I don’t want to hear that defeatist attitude.

The excitement of the black jerseys absolutely sparked Georgia in the first quarter or so. They blasted out to a 17-3 lead with a huge touchdown from Matt Stafford to Mohammed Massaquoi, but somehow Auburn fought back to not only tie it at 17, but take the lead fairly late in the third quarter. We were merely holding back the impending avalanche. For the second straight year against Georgia, Brandon Cox threw four interceptions (he threw one on his first pass of the game), and the Bulldogs scored four straight touchdowns en route to winning 45-20.

Interestingly enough, the thing that really put this game into THE SADNESS category had absolutely nothing to do inside the lines. I implore you, don’t watch the following video unless you feel you owe yourself flagellation for some previous transgression.

When I was in first grade, my teacher wanted to teach the class how to play Chinese Checkers. I was one of two kids who actually knew the rules, so she told us to play and the class would watch us. This girl smoked me, jumping all of my marbles on the way to a blowout victory. All the other kids in the class were pulling for her to humiliate me. THAT’S how this felt. Everyone, including the neutral broadcasters, were having fun at Auburn’s expense. As if we hadn’t already suffered enough that year. Remember LSU? Losing to Mississippi State?? We should’ve already been paid up in our debt of salty tears!

The drive back home was a total pity-party. Nary a word was said except “Thank God we’ve got a bye week”.

For the first time in quite some years, the Iron Bowl was scheduled for the weekend after Thanksgiving. It’s really perfect, as you can worry about the game and your season and not enjoy Thanksgiving dinner at all. It was really great when it was the Friday after the game, so the nerves really hit right around the time Uncle Pete was offering the blessing.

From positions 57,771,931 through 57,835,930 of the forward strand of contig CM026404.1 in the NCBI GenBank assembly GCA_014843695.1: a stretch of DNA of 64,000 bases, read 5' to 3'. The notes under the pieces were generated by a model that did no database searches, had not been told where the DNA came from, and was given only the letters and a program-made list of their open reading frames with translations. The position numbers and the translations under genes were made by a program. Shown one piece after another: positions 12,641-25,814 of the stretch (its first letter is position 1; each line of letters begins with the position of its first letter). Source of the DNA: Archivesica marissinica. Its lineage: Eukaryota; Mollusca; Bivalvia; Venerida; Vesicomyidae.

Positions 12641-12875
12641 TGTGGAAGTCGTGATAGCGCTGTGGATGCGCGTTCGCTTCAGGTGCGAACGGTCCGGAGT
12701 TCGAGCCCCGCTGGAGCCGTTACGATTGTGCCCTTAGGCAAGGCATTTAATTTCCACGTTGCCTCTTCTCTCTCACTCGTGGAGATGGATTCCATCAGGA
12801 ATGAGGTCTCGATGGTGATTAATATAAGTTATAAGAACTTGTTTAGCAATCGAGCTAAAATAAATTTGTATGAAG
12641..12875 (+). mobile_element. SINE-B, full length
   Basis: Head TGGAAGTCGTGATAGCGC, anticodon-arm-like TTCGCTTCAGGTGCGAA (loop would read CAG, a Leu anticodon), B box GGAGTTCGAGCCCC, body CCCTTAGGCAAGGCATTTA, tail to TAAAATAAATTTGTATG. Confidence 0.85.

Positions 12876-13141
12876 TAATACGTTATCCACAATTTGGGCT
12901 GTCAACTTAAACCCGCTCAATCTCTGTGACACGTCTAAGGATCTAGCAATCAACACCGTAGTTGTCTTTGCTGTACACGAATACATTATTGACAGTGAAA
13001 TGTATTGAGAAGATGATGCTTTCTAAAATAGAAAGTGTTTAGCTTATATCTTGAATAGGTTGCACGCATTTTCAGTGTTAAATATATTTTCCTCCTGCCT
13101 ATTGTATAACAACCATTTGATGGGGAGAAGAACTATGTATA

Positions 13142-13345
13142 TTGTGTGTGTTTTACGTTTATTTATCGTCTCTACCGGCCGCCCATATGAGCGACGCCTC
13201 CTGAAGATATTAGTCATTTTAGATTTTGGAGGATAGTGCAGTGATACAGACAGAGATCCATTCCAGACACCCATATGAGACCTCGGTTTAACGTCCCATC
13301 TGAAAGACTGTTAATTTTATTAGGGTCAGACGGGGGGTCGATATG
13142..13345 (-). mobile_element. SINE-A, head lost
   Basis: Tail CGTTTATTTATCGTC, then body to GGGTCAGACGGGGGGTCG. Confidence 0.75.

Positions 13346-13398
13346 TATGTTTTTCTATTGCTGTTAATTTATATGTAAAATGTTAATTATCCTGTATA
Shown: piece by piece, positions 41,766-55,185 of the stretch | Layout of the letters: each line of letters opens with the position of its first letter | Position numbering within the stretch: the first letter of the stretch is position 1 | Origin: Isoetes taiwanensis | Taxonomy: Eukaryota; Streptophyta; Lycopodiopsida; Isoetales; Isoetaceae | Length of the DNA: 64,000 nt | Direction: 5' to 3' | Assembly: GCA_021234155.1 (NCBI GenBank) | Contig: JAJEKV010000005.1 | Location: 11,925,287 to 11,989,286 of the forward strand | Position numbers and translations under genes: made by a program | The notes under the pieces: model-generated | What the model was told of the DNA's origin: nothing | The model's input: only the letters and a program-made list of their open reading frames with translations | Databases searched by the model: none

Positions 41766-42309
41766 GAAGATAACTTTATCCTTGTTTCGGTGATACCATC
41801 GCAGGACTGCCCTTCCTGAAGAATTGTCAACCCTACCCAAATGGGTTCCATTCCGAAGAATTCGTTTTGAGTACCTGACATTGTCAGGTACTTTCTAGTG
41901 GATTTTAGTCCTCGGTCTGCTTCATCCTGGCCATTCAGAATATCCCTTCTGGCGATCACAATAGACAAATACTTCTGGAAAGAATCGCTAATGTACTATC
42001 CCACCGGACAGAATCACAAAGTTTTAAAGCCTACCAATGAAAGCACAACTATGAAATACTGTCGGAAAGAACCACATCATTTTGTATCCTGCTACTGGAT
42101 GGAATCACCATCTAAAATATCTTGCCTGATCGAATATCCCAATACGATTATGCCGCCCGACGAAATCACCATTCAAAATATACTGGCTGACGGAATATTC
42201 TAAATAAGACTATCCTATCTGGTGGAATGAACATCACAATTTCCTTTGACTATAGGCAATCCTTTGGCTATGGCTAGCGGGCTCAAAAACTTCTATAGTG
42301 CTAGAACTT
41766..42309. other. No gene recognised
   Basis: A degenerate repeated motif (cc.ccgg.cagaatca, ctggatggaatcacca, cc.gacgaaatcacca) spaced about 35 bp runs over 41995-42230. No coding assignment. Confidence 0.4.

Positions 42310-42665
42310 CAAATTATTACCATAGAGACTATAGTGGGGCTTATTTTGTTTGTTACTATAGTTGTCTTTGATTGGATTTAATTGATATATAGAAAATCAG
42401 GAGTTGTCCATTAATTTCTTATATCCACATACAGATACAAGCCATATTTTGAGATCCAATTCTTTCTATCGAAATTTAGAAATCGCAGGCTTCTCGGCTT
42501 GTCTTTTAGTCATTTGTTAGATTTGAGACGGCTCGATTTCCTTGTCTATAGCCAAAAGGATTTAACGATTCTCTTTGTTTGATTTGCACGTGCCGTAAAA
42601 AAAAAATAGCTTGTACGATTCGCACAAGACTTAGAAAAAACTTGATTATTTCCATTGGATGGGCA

Either way, it gave Auburn a chance to regroup. We knew it was going to be tough, even though Alabama had leveled off quite a bit. While Auburn was getting ready to lose to Georgia, we actually bonded with Bulldog fans while Mississippi State upset the Tide. And of course, who could forget what happened while Auburn enjoyed a bye the Saturday before Thanksgiving?

No commentary necessary.

Alabama was more in a tailspin by the time they got to Auburn for a night-time Iron Bowl. That was one of the more electric Iron Bowls that I’d experienced in years. The student section opened three hours before kickoff instead of the customary two, and they showed Tiger Walk on the Jumbotron with a nearly full student section cheering on each player coming down the line. You can even check out a foreigner’s reaction to the buildup.

A bit more than a “local darby between amateur stew-dents,” wouldn’t you say? The game itself wasn’t all that remarkable, save for the fact that Auburn would eventually get its sixth straight victory over the Tide, and an extremely-satisfying win over Nick Saban to end his first year with four straight defeats. Neither team reached the 300 yard mark on offense, and the most exciting thing that happened was probably Jerraud Powers getting bitten by a police dog standing just over the end line.

However, the reason that this game falls under THE GLADNESS mainly rests on one of the early heroes of my time as an Auburn student and his utter delight at getting to celebrate in beating Alabama one last time, completing a four-for-four mark while at Auburn.

RIP Quentin Groves. We all miss you.

So, Auburn finished the regular season 8-4. Not bad considering the 1-2 start. What we didn’t know is that the time leading up to a Chick Fila Bowl berth against Clemson would be anything but smooth. Al Borges was let go as offensive coordinator, and a shift to a more “spread offense” (what the heck did that mean?) was in the works. Auburn nabbed Tony Franklin from Troy, but Borges was supposed to stay on to coach the bowl game. In the hours leading up to the game, with just five or so practices under their belts, word got out that Auburn was going to run Franklin’s scheme against Clemson.

So they did, and it worked! Auburn racked up over 400 yards, with Brandon Cox attempting 39 passes. Unheard of!

In the end, Kodi Burns scampered in to the endzone in overtime to give the good Tigers a 23-20 win as 2007 expired, and Auburn finished the year at 9-4. With a win over Alabama and a bowl victory, things were looking up as the calendar turned to 2008, having just gone through a year filled with Madness, Sadness, and Gladness that should have lasted a lifetime. Little did we know that one aforementioned act would set the table in certain ways for years to come.

Coming later: 2007 Auburn: What-If? A Singular Move that Shaped the Last Decade of Auburn Football.